Thanksgiving, and the entrance into the Advent and Christmas season (starting next week already!) can be full of joy, but it can also be a lonely and challenging time for many.

Some years ago, when a woman named Wanda Dench was trying to reach her grandson, to invite him to Thanksgiving at her house, she accidentally texted a stranger named Jamal Hinton instead. When the truth of what had happened became clear to Wanda and Jamal, and it furthermore became clear that Jamal had no place to go or be on Thanksgiving, they agreed that Jamal should join Wanda and her husband Lonnie for the home-cooked meal being prepared. Six years later, their tradition of gathering together on Thanksgiving is still going strong.

Truth, alongside a little courage and healthy risk-taking set the stage for these strangers to build new relationships and a new tradition that has deepened their respective lives. Truth.

In the eighth chapter of the gospel of John we hear that when we abide - hang out - with Jesus, we will be disciples and know the truth and that the truth will see us free. Truth such as humanity needing community, and God desiring to break down barriers that separate us from each other. Today, in our reading from the Gospel of John the eighteenth chapter we encounter Pontius Pilate – the Roman governor who presides at Jesus’ trial, and who wants to pin down who this Jesus is according to worldly terms and the hierarchal and oppressive Roman governance system of which Pilate is a part.

Pilate is both fed up and fascinated with this Jesus. “Are you a king, are you a king, are you a king?” Pilate asks in different ways, trying to get at the truth as Pilate wants to the truth to be. Jesus replies that Pilate calls him a king.

And then Jesus redirects the attention to the real matter at hand. Not whether he is a king of this world, but that Jesus has come to testify to the truth. The truth of God’s in breaking reign here on this earth, just as it is in heaven. The truth that Jesus is God come down as a human so that when Jesus dies on the cross and is resurrected from the grave, we too, will have the capacity for new life and resurrection. Even the capacity to turn misunderstandings by text message into happy opportunities with new friends at a time of year that can be lonely.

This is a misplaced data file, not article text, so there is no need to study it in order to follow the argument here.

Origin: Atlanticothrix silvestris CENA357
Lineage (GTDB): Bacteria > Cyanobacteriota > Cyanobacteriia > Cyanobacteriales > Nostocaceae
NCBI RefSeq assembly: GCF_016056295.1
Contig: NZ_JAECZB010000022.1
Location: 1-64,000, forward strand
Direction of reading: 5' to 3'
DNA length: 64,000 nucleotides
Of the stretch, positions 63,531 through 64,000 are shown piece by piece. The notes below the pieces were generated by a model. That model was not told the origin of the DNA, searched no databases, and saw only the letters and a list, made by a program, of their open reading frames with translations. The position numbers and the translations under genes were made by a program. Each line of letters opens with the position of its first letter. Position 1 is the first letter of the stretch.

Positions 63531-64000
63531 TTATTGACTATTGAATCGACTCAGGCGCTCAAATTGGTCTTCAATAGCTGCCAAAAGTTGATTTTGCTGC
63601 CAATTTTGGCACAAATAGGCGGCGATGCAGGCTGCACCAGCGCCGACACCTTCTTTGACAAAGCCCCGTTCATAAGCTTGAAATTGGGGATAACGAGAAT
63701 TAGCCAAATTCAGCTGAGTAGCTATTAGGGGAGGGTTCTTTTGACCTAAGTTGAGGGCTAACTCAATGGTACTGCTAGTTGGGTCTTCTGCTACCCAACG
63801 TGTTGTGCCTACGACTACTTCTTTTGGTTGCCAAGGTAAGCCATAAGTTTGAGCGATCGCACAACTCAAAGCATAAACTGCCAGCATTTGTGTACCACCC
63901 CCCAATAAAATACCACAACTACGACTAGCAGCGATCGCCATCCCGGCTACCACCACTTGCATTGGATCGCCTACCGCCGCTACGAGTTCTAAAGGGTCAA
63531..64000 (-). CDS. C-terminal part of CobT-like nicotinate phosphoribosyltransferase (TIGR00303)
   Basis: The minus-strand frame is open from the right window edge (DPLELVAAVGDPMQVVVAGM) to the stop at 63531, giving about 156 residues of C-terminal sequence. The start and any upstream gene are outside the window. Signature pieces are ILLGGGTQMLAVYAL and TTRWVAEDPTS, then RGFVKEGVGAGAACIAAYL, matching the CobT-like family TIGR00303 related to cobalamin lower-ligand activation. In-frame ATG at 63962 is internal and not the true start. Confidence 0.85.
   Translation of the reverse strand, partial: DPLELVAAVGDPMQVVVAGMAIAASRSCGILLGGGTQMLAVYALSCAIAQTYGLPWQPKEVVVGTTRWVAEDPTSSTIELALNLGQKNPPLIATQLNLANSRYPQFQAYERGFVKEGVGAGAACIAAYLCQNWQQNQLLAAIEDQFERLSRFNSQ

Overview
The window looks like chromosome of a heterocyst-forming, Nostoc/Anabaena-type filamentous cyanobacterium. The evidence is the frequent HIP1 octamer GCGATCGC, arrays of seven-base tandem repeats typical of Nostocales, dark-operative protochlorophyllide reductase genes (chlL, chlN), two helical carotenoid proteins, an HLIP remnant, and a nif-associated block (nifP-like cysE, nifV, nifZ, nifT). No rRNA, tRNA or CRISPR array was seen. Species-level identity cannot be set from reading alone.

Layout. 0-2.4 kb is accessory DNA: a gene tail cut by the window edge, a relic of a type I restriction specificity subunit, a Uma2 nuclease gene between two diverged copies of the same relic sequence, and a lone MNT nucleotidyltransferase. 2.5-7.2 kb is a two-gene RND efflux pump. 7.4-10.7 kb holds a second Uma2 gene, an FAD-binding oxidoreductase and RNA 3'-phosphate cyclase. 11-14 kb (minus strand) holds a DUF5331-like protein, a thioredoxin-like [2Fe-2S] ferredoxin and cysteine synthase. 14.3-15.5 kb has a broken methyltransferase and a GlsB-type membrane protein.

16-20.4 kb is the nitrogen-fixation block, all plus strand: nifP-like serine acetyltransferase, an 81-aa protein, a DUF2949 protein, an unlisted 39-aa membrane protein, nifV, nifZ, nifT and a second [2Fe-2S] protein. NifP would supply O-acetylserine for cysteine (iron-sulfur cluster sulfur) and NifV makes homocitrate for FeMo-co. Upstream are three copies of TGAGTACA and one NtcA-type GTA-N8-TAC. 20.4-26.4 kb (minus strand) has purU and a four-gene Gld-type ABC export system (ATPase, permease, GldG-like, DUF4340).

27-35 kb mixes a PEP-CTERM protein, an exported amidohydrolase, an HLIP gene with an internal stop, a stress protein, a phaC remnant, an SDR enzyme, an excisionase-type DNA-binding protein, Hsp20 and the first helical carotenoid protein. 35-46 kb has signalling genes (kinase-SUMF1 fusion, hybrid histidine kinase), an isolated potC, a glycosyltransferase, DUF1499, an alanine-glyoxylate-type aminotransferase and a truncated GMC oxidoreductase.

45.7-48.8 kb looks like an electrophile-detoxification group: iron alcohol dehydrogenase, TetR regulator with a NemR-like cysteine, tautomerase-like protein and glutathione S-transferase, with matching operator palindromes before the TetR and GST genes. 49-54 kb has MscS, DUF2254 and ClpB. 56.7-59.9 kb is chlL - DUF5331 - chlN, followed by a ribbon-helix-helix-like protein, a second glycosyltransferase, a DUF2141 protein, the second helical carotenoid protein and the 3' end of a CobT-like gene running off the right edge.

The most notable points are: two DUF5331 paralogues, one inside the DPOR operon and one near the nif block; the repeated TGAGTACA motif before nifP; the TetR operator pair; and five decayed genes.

Jesus lays the truth at Pilate’s feet; the truth of who Jesus is and the truth of God’s loving intent for humanity and the world, but Pilate just doesn’t get it. Presented with the Jesus and the truth, Pilate will go on, just after the part of the text we heard today, to ask Jesus, “what is truth?” Pilate just doesn’t get it. Sadly, like so much of the world still today, caught up in power-plays and party-lines and preserving the status quo, Pilate can’t see the truth that is right in front of his face, instead obsessed with the things that don’t matter. What really matters? What is true and truth?

Truth…has come down in the incarnated, crucified, and risen Jesus. And this changes everything. For truth – at least the kind of truth spoken of and embodied by Jesus – is stronger than any king or worldly ruler. Nations will rise and fall, the ages will pass one after another, but still God’s inbreaking love that desires to reconcile and redeem this world will remain.

When any of us catches a glimpse of this truth - and as Christians we believe that’s possible only by God’s help; when any of us catch a glimpse of this truth then suddenly we find ourselves inviting a grandson not by blood but random cell phone misdirected text to dinner. Suddenly we find relationship where there was only loneliness and distance. Suddenly we find hope where there was only despair.

“The Lord will guide you continually, and satisfy your needs in parched places, and make your bones strong,” we hear in Isaiah. And furthermore, “you shall be like a watered garden, like a spring of water, whose waters never fail. Your ancient ruins shall be rebuilt…” And then we hear the portion of this text from Isaiah that the Stewardship Team has been sharing with us these past weeks:

You shall raise up the foundations of many generations; you shall be called the repairer of the breach, the restorer of streets to live in. -- Isaiah 58:12

You see, when truth gets in the mix of things, deepness stirs and begins to change everything around it, including us. And as Christians we believe that the deepest truth has been revealed in Christ, who came among us so that all that does not serve God and community and world – the pettiness and the judgement, the selfishness and the greed – might be trimmed off by the Truth. And in its place by the grace of God, we might participate in raising up future generations and restoring communities and the dignity of individuals living around and with us.

So, as we enter these holiday times, full of joy but also sometimes loneliness and struggle; as we walk through our days full of challenges but hopefully also full of opportunities for building that which is true and real and right, we walk not alone, but in the arms of Christ and community; in the arms of a God whose love might even make a new tradition out of an unexpected and unintentional text message. Amen.